LAS CRUCES, N.M. (KRQE) – A Las Cruces author set New Mexico as the backdrop in her debut novel as a way to honor her heritage. Now she hopes people around the country can see New Mexico in a new light.
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Lydia Udero-Vaughan is an eighth-grade teacher in Las Cruces. Having been born and raised in Silver City, she attended New Mexico State University and said she fell in love with Las Cruces immediately and decided to make it her home.
Udero-Vaughan has enjoyed writing since she was in kindergarten, but it wasn’t until about six years ago that she decided to sit down and write her first novel, As I Battle Your Demons. “I was going through a lot at that time, and writing has always helped me get through things,” Udero-Vaughan said.
It was a concept she began working on a while back, but finding it inspired her to see how far she could take it. Finishing the book was the easy part, Udero-Vaughan said. What became a challenge was finding people within the industry to support her. “Trying to find an editor and a literary agent was the most difficult part. I didn’t quite get there but I got a lot of feedback and decided just to go for it myself,” Udero-Vaughan said.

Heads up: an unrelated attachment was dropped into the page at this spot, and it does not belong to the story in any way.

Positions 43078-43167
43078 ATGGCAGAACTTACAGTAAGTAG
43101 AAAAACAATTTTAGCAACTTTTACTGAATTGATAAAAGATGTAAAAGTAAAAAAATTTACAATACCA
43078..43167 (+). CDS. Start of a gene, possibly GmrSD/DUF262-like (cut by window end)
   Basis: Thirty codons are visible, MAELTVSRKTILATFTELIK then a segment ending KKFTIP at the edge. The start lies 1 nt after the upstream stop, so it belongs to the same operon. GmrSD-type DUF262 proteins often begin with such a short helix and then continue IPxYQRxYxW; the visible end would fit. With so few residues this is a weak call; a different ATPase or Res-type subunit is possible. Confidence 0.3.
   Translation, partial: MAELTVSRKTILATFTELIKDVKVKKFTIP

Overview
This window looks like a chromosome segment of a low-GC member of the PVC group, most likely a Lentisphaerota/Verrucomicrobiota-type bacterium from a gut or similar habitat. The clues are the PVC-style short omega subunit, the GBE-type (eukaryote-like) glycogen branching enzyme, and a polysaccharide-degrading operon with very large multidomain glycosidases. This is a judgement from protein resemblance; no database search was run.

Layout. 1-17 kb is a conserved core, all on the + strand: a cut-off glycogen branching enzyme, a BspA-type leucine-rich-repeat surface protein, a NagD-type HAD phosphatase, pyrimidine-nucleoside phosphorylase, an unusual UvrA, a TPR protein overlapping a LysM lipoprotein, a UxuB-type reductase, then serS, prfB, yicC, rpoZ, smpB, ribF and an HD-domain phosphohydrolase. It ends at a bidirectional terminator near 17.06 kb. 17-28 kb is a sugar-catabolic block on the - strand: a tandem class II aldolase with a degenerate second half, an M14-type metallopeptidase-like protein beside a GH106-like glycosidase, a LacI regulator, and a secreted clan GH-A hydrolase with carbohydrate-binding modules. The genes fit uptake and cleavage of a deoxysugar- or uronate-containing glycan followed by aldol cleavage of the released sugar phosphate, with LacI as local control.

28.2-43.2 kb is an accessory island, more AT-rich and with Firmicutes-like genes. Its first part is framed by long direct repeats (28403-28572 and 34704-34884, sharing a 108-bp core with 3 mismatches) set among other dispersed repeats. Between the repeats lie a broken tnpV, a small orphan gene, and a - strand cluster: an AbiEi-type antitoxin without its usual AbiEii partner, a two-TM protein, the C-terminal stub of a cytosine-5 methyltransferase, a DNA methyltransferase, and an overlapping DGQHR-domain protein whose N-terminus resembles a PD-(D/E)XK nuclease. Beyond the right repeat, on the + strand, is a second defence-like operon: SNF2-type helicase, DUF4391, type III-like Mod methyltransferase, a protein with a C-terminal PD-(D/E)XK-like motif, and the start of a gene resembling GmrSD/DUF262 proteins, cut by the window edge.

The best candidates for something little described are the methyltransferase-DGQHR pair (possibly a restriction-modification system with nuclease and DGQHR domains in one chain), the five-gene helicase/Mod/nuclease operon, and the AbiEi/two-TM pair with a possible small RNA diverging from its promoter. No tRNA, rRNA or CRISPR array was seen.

She was met with her book receiving a lot of local attention, something she didn’t necessarily expect. Her book was number one on Amazon’s Best Seller’s list as a debut novel for a couple weeks and remained in the top five for a few weeks after that.
The tiresome process didn’t discourage her from writing. In fact, as she completes her follow-up book, she plans to continue searching for industry professionals to support her on her journey. “There’s so much beauty around us, I just want people to see that it truly is the Land of Enchantment,” Udero-Vaughan said.
When her main character needed more characterization, Udero-Vaughan decided to draw from her Mexican heritage in order to allow children to see themselves represented in a fictional book. “In a lot of stories that I read growing up, I didn’t really have anyone to look up to. There wasn’t anything really about New Mexico itself that was fictional. Everything was informational or a salt-of-the-earth kind of thing, so nothing for younger kids to be entertained by, so I decided I was going to do something for my people, for mi gente,” Udero-Vaughan said.